Robot run for a colour-matching card game with a twist

 In 2 – 4 years, Card games, Matching, Toy Talk

Match the robot or the colour in this addictive card game that families with 2 – 5 year olds will love. Be the first to play all your cards and win. Use the paintbrush card strategically at any time in the game to switch colours to your advantage (a little like UNO but a very basic version). Card games for children teach the social skills of turn taking, winning and losing.

If you don’t want to play a card game, you can get your child to sort all the cards into colour groups or types of robots (the latter requires looking for differences in detail). Sorting, matching and categorising are vital early reading and writing skills your child needs to acquire. Being able to tell the difference between things, and matching similar things is called visual discrimination. This skill will help a child when they have to tell the difference between letters such as a ‘p’ or ‘b’, and ‘e’ or a ‘c’ for example. They acquire the skill of colour matching progressing to being able to spot the differences between the actual robots that may be the same colour.

How to play

  1. Everyone has five cards spread out face up on the table so everyone can see them. The remaining cards are placed face down in the a pile on the table. The top card is turned over and placed face up next to the pile.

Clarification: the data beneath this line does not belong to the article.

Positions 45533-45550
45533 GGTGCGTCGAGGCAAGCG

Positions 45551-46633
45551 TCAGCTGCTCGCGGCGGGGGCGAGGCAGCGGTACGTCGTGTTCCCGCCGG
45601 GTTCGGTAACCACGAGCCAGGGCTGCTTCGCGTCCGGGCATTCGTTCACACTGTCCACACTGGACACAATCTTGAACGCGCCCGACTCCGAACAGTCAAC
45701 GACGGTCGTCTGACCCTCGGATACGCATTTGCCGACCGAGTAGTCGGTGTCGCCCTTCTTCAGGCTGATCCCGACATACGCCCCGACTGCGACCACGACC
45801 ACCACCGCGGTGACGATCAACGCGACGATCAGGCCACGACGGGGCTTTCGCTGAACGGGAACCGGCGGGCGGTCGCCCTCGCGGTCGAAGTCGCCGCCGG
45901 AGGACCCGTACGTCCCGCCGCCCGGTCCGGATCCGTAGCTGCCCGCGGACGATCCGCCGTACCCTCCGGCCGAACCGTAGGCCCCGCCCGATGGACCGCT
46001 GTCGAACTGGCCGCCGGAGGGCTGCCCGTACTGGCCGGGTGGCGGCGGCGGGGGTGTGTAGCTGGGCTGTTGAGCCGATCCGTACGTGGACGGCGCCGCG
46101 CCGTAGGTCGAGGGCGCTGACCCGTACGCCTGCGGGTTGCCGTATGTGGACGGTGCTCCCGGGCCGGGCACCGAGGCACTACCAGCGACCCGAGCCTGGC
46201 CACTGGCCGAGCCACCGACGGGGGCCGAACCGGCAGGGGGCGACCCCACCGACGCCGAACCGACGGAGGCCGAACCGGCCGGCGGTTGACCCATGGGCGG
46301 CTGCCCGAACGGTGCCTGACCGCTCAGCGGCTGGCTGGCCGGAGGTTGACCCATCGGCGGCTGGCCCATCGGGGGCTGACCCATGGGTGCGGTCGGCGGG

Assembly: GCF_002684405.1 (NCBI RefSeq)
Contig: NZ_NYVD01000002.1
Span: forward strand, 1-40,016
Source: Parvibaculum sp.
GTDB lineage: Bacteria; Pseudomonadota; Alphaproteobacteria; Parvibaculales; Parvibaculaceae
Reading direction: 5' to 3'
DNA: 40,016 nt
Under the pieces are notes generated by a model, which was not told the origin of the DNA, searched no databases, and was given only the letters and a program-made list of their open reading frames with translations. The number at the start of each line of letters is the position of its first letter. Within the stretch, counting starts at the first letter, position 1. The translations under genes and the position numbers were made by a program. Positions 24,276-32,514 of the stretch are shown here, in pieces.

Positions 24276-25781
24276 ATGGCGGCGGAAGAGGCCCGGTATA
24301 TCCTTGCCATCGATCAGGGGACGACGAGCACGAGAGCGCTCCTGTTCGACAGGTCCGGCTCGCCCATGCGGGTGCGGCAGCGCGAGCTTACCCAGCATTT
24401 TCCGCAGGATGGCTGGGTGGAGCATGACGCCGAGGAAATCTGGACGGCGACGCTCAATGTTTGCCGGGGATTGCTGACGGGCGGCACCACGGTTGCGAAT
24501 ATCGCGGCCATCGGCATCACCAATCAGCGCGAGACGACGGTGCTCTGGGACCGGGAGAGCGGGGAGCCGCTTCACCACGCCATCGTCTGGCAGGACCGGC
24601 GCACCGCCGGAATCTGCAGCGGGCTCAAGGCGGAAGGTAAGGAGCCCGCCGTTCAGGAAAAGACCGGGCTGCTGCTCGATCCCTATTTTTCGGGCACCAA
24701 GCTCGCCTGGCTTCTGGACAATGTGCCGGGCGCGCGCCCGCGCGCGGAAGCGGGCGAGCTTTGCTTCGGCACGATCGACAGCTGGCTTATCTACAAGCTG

2. On a player’s turn, if they have a card in their hand that matches the colour or type of robot of the face up card in the centre of the table, they put it on top. If they don’t have a match then they pick up the top card from the face down pile, adding it to their cards.
  3. Players may play the paintbrush card at any time during the game, calling out the colour they wish to change to when putting it face up on the pile in the middle of the table.

The quality of Orchard Toys is amazing – thick, unbendable cards for little hands that are beautifully illustrated and have a glossy finish. They come in a sturdy box with very well written instructions. The artwork on the box just says, “Play me!.”

What you can teach your child

  • Sorting, matching and categorising the robots into colour groups or type of robots
  • Sequencing – lay out a sequence of different types of robots or colours of robots and get your child to copy your sequence with another set of cards
  • Following rules and instructions
  • Turn-taking
  • Winning and losing – start this early and in a light-hearted way so that they become good sports
  • Concentrating – when children are having fun playing games with you they loose track of time and get into the zone. Keep stretching that concentration little by little. By the time they reach grade one children must be able to focus and concentrate for 20 – 30 minutes at a time

Robot Run was reviewed by Nikki Bush for www.toytalk.co.za. It was selected for Nikki’s hot list of highly recommended games and toys for Toy Talk 2016.

Age category: 2 – 4 years

Price: Approx. R215.00

Brand: Orchard Toys

Distributor: Time Out Toys

Retail outlets: Independent toy stores and Toy Kingdom

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